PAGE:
Here’s a short question to consider tonight.

Given points A and B, let C be the midpoint of the line segment from A to B. Find an expression for \(\vec{c}\) in terms of \(\vec{a}\) and \(\vec{b}\) .

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# Month: April 2016

## Working with Vectors

## Vectors

## Trigonometry Test

## Operations with Taylor Series

## Applications of Trigonometry

## Is Calculus Worth It?

Here’s a short question to consider tonight.

Given points A and B, let C be the midpoint of the line segment from A to B. Find an expression for \(\vec{c}\) in terms of \(\vec{a}\) and \(\vec{b}\) .

The vectors questions for tomorrow’s lesson are included below. (Thanks to Damin for reminding me to post these!)

Get as far as you can with these; you’ll also have the first 10 or 15 minutes of tomorrow’s lesson to work on these before we discuss the solutions.

Complete pages 407–409 questions 1, 3, 6, 10, 12, 19, 20, 22

We’ll have a test on trigonometry (the material covered in Chapters 7 and 8 in the textbook) on **Monday, 18 April**.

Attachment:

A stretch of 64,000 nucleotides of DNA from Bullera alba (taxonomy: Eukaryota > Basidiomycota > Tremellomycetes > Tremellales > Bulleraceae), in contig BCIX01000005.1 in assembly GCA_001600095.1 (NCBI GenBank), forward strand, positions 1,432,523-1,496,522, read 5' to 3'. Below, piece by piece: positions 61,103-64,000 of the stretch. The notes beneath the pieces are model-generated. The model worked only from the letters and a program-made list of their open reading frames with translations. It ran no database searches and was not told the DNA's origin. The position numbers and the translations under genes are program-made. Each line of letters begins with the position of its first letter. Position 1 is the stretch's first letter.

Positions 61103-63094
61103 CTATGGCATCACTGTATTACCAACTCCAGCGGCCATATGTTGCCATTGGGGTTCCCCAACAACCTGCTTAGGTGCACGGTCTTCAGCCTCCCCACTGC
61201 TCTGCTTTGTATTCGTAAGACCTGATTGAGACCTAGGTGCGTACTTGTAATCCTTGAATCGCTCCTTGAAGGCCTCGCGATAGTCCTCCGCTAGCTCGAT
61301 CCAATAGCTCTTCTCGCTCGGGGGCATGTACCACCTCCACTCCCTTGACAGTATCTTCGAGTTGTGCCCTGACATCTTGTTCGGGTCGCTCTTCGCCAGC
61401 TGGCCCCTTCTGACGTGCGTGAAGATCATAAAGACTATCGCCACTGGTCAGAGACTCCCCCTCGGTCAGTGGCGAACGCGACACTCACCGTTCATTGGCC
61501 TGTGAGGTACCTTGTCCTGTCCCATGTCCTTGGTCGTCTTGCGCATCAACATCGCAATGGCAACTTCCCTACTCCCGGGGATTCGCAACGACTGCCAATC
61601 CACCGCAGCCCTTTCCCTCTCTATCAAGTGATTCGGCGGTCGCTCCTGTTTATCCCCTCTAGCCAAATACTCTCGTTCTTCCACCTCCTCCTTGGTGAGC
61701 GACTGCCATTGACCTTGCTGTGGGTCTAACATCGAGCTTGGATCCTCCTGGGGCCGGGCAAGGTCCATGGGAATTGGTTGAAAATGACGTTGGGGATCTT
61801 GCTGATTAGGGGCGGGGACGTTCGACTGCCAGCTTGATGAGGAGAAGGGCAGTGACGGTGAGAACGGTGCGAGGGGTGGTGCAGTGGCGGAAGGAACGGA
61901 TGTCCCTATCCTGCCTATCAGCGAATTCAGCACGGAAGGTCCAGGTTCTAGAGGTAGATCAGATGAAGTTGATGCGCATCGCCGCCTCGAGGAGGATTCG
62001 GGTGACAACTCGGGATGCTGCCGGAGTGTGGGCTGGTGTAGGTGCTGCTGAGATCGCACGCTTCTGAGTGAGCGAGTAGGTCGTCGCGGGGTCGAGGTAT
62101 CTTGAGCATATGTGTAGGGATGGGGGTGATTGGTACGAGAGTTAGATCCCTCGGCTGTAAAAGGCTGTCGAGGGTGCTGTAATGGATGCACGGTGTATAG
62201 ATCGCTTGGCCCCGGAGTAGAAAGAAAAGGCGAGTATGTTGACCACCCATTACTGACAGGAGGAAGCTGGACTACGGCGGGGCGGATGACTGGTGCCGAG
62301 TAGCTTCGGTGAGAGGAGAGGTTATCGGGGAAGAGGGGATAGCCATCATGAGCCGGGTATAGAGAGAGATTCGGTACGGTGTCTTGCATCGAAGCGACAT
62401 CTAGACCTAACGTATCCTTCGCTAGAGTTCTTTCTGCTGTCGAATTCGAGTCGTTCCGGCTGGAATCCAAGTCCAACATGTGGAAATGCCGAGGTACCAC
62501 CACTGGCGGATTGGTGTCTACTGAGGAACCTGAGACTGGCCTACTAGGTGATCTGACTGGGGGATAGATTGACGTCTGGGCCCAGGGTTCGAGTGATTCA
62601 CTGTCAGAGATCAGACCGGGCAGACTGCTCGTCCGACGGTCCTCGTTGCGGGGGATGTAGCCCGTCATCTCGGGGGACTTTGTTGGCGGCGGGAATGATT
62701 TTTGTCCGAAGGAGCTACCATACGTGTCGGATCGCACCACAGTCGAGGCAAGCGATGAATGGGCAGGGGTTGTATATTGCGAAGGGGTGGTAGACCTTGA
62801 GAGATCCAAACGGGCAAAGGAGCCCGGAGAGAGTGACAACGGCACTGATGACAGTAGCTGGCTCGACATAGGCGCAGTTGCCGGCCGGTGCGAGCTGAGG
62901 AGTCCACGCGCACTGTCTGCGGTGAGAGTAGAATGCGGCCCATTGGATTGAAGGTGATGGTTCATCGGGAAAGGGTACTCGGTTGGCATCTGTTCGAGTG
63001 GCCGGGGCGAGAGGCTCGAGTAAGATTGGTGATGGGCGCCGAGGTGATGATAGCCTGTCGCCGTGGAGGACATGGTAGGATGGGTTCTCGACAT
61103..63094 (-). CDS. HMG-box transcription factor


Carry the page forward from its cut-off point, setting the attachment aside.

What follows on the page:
The following questions will be help you prepare.

Pages 346–349 questions 1, 4, 5, 6, 8, 9, 10, 13, 17–23

Pages 394–397 questions 1, 5–9, 11, 13, 14, 17

From Chapter 30 of the Cambridge book, complete the following questions for Wednesday this week.

page 5 question 5,

page 11 questions 4 and 5,

page 14 question 2 a),

page 15 question 9,

page 19 question 8.

Complete pages 390–393 questions 12, 15, 17, 18, and 20 for tomorrow’s lesson.

Recently there has been some debate in the media (particularly in the US) concerning the merits of learning what could be called *higher *mathematics (algebra, calculus, etc.) in school.

One book that suggests otherwise—*The Math Myth* by Andrew Hacker—has provoked an interesting debate. Here are two discussions of that book, one critical and the other in defence of the book’s claims.

What do you think?